In January 2020, Toronto City Council “endorsed the replacement of St. Lawrence Centre for the Arts with a new reimagined centre that is a state-of-the-art cultural and civic hub for the city’s creative communities and the community at large.”

For more information about the City Council decision, please refer to the staff report.

TO Live and CreateTO were directed to engage in a public consultation process to reimagine the STLC and report back to City Council with a building program, business model, and funding strategy to support an inclusive and visionary civic solution.



On March 26th, TO Live hosted a public Town Hall to share more details around the future of the St. Lawrence Centre for the Arts. The design team of Hariri Pontarini Architects and LMN Architects with Smoke Architecture and Tawaw Architecture Collective presented the inspired design concepts for STLC to become a multi-faceted performing arts destination. Members of the community engaged in a lively discussion and Q&A period following the presentation. 



KerrSmith is an independent third-party facilitator, that assisted in developing and executing community engagement. Feedback received through this process supported the creation of a vision, design principles, and design brief that informed the building program.

The consultation process included an extensive series of meetings and engagement sessions with local arts, community, and neighbourhood groups. The consultation was specifically designed to prioritize an equity lens to place-making, access to equity-seeking groups, and the use of state-of-the-art technology to support the next generation of creative talent in Toronto.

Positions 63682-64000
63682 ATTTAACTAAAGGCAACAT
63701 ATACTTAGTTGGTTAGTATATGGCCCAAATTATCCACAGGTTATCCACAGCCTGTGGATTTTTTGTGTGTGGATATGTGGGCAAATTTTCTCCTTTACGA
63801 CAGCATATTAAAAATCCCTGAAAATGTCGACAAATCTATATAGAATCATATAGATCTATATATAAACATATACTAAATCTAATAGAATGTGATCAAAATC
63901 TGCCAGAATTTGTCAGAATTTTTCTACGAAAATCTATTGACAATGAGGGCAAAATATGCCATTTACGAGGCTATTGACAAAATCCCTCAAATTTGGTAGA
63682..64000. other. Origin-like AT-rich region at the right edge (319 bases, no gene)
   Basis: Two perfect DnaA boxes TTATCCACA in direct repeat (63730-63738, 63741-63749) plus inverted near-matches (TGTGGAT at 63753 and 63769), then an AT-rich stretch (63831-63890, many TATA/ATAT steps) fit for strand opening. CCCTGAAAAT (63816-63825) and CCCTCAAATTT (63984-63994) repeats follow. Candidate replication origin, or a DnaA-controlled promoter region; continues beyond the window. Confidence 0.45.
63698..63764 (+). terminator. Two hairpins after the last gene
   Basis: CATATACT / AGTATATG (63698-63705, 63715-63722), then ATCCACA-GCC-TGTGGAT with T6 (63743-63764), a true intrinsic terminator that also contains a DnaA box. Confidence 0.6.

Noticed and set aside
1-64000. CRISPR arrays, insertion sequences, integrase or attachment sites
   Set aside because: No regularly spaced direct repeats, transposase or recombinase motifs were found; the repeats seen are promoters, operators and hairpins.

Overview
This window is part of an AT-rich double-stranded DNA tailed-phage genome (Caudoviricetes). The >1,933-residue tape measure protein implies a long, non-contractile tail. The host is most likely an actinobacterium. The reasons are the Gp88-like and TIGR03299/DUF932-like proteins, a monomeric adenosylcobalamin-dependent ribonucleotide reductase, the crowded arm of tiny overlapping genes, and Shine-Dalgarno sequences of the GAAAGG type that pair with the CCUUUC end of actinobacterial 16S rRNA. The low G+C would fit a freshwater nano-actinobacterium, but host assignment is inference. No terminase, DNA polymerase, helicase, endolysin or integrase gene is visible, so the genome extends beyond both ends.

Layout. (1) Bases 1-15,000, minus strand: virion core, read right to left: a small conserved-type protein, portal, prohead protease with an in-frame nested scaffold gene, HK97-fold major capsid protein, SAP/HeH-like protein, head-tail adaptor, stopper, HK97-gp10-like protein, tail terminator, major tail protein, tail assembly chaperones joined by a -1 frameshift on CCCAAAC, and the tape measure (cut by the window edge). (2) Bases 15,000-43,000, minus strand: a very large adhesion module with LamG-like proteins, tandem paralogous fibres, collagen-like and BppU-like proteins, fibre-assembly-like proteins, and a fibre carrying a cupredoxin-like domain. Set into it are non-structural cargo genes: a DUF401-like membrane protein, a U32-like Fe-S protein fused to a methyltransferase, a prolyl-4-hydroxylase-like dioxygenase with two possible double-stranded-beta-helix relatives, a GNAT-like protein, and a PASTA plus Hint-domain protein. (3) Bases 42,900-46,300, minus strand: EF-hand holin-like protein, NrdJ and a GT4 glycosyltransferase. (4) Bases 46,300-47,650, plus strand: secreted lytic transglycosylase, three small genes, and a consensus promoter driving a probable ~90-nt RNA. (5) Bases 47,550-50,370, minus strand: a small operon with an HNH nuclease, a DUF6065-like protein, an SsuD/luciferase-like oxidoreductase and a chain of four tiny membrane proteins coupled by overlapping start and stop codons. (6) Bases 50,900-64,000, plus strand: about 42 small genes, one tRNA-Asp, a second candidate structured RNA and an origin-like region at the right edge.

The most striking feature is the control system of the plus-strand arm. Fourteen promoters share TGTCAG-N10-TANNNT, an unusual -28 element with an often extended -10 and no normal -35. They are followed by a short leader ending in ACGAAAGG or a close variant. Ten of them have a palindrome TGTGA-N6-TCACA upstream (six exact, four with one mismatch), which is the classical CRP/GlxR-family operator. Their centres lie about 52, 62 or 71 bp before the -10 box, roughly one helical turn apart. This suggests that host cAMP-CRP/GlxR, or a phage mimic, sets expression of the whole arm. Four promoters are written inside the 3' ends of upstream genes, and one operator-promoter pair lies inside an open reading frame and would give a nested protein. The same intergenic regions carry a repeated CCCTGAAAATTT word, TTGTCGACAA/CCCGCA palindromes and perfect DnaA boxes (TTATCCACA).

Stakeholder Working Group
A Stakeholder Working Group (SWG)
was also created to represent a wide variety of audiences including those from the arts disciplines (music, dance, theatre, visual arts), Black communities, Indigenous peoples, people of colour, and neighbourhood and community groups. As an advisory group, the SWG used a consensus-based approach, with members looking for general agreement before giving guidance and advice to the Project Team. The consensus-based approach let participants openly discuss ideas, perspectives, and viewpoints, and develop common ground to help make sure most of the group was in agreement.

June 2021 Background Research Report

July 2021 Survey Findings

September 2021 Building Program Report




The members of the SWG are listed below.

Mehrdad Ariannejad
Sarah Bay-Cheng
Bear Bergman
Wayne Hawes
Tanya Hayles
Brendan Healy
Barry Hughson
Sadie Marshall
Sharon McMillan
Dwayne Morgan
David Norsworthy
David Pell
Onika Powell
Aislinn Rose
Jennifer Taylor
Diana Weir
Russell Winkelaar
Mouhanad Youssef

The St. Lawrence Market Neighbourhood Association

“The St. Lawrence neighbourhood is a vibrant and thriving neighbourhood. We look forward to what is next for the St. Lawrence Centre Centre for the Arts for increasing programming for the city as a whole. Locally speaking, these venues are an anchor for the public realm and stitch together Berczy Park and the St. Lawrence Market. This is an important gateway for our community.”

Suzanne Kavanagh, Member
St. Lawrence Neighbourhood Association

The St. Lawrence Market Neighbourhood BIA